Friday Quick Tip: Easy Deck Plating


Coming back to the hobby after what feels like a solid decade away was daunting. I just wanted to jump back in and get going. I had a plan of what I'd start with and it would change every couple of days. I eventually got stuck in with a Raven Guard Intercessor Kill Team that I would expand into boarding actions as a full fledged 40k army. In selecting that, I also needed to sort out just how I would build out the bases. I'd done a rusty space hulk basing before and wanted something that would simplify that down a little further. A little plasticard and some glue later, I think I've come across a basing style that is as simple as it is effective. 

It really is as easy as some plasticard and some glue. In this case, I have a few different thicknesses of card and I'm using Tamiya Extra Thin Cement. You can get plasticard at any model train shop typically and most of the hobby shops will have some version of it. Your easy bet is to snag a variety pack online if you don't have a local shop to support for it.

1, 2, 3. Cut a square/rectangle. Glue liberally on the base. Slap the sheet on. The start is really that simple. You won't have to wait long on this phase. But make sure to press them together well so it really adheres.

Adding a couple different size strips is all it takes to really start adding great variety to them. Here I've gone with a thin scrap cut and a wide one. To make sure you have things lined up, holding the base up to a light source should give you a rough idea if you're in the circle or not. The beauty of plastic glue is if you're not, you just slide it before it dries.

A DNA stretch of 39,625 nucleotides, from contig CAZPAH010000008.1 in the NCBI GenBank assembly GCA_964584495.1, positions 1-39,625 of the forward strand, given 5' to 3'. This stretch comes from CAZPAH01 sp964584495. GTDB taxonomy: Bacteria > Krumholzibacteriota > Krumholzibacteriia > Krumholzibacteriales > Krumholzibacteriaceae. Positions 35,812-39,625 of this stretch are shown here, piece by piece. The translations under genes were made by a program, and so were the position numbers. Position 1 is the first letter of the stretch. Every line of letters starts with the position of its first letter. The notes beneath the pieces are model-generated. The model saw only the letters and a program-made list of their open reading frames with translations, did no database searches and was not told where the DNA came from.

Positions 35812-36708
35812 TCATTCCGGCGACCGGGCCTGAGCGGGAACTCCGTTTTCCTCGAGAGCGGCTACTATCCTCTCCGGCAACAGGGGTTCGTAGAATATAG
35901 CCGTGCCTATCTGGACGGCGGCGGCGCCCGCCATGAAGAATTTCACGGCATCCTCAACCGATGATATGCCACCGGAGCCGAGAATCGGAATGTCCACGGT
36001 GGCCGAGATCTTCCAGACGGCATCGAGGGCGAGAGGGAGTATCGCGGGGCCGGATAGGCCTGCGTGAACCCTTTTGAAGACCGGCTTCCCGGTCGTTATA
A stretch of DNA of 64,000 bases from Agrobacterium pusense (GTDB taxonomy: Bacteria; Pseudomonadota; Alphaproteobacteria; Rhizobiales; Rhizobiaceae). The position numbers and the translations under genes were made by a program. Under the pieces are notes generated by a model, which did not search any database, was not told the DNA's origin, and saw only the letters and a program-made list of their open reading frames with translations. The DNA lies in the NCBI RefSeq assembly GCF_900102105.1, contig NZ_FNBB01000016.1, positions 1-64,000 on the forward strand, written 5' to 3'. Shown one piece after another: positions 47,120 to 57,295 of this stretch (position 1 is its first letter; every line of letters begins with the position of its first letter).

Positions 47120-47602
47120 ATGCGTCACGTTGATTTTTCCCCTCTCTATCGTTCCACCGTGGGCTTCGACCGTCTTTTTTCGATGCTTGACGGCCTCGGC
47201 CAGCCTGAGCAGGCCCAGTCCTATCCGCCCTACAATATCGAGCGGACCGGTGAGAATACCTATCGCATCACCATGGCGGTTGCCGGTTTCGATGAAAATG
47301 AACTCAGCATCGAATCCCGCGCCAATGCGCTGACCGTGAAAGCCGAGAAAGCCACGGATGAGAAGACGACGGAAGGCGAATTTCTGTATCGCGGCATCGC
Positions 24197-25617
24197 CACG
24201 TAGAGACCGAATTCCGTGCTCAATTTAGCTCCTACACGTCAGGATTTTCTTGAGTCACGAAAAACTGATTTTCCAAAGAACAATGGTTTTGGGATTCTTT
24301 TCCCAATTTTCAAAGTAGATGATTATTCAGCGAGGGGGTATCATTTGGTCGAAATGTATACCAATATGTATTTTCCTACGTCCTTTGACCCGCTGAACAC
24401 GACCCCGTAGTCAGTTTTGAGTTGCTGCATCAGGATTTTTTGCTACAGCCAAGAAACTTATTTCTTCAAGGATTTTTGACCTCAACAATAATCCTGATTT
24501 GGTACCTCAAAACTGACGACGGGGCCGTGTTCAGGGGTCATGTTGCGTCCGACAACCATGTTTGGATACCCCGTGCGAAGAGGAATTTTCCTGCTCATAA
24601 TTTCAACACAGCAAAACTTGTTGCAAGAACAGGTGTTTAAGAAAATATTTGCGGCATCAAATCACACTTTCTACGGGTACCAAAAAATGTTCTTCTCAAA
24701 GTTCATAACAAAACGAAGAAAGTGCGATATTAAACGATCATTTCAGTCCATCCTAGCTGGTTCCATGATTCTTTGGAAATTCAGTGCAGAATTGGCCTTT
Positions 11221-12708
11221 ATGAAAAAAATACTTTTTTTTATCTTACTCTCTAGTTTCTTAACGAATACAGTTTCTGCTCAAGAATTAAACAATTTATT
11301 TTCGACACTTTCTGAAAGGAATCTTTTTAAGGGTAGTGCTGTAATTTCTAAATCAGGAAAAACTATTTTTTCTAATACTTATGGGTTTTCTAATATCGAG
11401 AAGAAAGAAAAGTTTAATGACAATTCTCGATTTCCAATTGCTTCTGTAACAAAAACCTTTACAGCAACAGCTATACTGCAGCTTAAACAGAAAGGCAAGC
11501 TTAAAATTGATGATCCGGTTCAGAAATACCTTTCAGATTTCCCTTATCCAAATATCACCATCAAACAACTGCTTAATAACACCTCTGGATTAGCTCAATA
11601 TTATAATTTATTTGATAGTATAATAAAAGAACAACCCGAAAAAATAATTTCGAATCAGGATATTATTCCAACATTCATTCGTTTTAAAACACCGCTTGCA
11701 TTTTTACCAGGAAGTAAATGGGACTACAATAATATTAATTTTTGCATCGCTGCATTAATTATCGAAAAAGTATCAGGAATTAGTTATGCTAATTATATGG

The clean up is as easy or as fussy as you want to be. I like a rough cut with clippers and a light clean up with a hobby knife. Just be sure to watch your eyes with the clippers. They tend to go flying the thicker the sheet.

Once it's all cleaned up, you're good to get the minis on and get painting! In my case it's a black base color, washed heavy with Orange Brown and dry brushed at the edges with metallic.

It's simple. It's effective. It's a little more effort than the usual sand, but it looks the part and helps create a fun story to tie some of my kill teams together. It's also flexible enough to deal with all the tactical rocks that Games-Workshop has been putting on their models lately too. Just stack card until the foot touches!

If you don't have access to plasticard, or just want a cheaper alternative, cereal box card stock would be a great stand in for this method. It might look a touch fuzzier, but a little gritty texture never hurt anyone.

Join me next week for some tips on how to mass produce them! In the meantime, it's back to the plastic mill for me and my kill teams...